Gyumri has always been recognized for its artisans, so it is no surprise that it has become distinctively known as the City of Crafts.
During the Alexandrapol era, the primary source of income and skill revolved around creative handiwork. In 1839, many families from Karin moved to Alexandrapol, which introduced a new variety of crafts to the people inhabiting the city. In the middle of the 19th century, the city had twenty-eight guilds and over 2,600 craftsmen. During this time, the number of artistic techniques reached the hundreds.
The crafts were distributed within the city by district and displayed on the streets. Located between Bezbend and Mali Maidans Streets was a well-known craft market which people called “Cհorsu”.
The most widespread craftsmen were masons, wallers, carpenters, blacksmiths, coppersmiths, goldsmiths, tinmen, etc. These positions were predominantly held by men, while women focused on needle-work, sewing, and carpet-making.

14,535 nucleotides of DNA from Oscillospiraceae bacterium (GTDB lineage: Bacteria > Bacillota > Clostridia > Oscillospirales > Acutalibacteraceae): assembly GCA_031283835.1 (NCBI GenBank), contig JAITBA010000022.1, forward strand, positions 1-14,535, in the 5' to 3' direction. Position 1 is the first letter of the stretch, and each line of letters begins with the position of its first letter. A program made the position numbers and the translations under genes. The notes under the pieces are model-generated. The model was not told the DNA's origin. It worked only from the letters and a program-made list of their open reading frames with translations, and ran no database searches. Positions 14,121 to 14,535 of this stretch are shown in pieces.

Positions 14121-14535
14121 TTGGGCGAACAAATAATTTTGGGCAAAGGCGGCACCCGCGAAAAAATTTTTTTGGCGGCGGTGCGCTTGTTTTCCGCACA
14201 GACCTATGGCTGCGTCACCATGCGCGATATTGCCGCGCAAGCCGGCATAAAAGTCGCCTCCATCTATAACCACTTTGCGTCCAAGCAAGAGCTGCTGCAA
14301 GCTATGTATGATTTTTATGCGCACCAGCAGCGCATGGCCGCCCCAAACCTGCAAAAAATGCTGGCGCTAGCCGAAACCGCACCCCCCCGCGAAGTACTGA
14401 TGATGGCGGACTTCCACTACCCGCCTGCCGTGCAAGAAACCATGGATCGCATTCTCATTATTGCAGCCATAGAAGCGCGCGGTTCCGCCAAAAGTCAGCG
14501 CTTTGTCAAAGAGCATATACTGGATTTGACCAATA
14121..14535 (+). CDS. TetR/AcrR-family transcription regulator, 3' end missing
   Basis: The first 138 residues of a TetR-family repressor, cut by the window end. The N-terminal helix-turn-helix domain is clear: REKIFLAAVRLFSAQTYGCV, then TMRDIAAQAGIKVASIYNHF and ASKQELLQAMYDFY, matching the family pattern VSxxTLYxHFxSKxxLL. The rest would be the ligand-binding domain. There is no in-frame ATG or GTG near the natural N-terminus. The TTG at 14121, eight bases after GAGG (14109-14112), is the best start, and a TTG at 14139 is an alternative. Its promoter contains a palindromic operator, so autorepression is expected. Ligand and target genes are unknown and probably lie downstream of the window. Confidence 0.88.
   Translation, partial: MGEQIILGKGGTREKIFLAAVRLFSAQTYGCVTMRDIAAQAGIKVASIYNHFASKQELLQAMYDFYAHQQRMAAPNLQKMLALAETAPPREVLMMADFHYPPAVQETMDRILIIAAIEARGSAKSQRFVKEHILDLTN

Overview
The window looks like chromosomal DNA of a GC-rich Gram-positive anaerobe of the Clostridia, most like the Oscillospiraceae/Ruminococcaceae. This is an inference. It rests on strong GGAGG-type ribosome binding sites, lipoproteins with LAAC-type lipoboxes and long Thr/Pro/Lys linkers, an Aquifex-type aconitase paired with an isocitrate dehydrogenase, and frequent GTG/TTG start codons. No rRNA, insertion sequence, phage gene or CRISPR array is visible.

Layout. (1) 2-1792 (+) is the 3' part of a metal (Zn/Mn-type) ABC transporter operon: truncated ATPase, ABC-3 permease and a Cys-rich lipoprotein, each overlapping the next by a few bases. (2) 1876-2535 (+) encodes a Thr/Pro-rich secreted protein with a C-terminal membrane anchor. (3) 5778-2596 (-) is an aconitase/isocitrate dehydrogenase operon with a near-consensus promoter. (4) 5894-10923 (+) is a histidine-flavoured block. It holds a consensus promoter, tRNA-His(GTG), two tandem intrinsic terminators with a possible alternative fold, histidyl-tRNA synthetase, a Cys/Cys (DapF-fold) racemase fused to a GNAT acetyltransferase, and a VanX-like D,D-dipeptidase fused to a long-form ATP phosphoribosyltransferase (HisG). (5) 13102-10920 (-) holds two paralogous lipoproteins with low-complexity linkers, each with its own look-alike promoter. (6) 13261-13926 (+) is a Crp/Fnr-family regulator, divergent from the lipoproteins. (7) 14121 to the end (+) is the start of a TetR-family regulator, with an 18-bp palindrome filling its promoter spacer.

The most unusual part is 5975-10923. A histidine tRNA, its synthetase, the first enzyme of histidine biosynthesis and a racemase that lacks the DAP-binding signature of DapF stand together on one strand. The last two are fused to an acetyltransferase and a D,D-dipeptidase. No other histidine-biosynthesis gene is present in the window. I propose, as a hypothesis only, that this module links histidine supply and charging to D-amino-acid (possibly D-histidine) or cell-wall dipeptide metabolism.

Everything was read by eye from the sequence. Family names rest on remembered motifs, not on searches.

Craftsmen, or as people called them “varpets” enjoyed a great respect and honor among the people as they were known for their dedication to their work, which continued into late hours of each night.
The city continued its progression in craft making until the 1920’s when industry started developing in the city. Even though the significance of their role began to decline, some types of craft are still famous and used in modern-day Gyumri. An example of this is the “mushurba”, one of the unique symbols of Gyumri.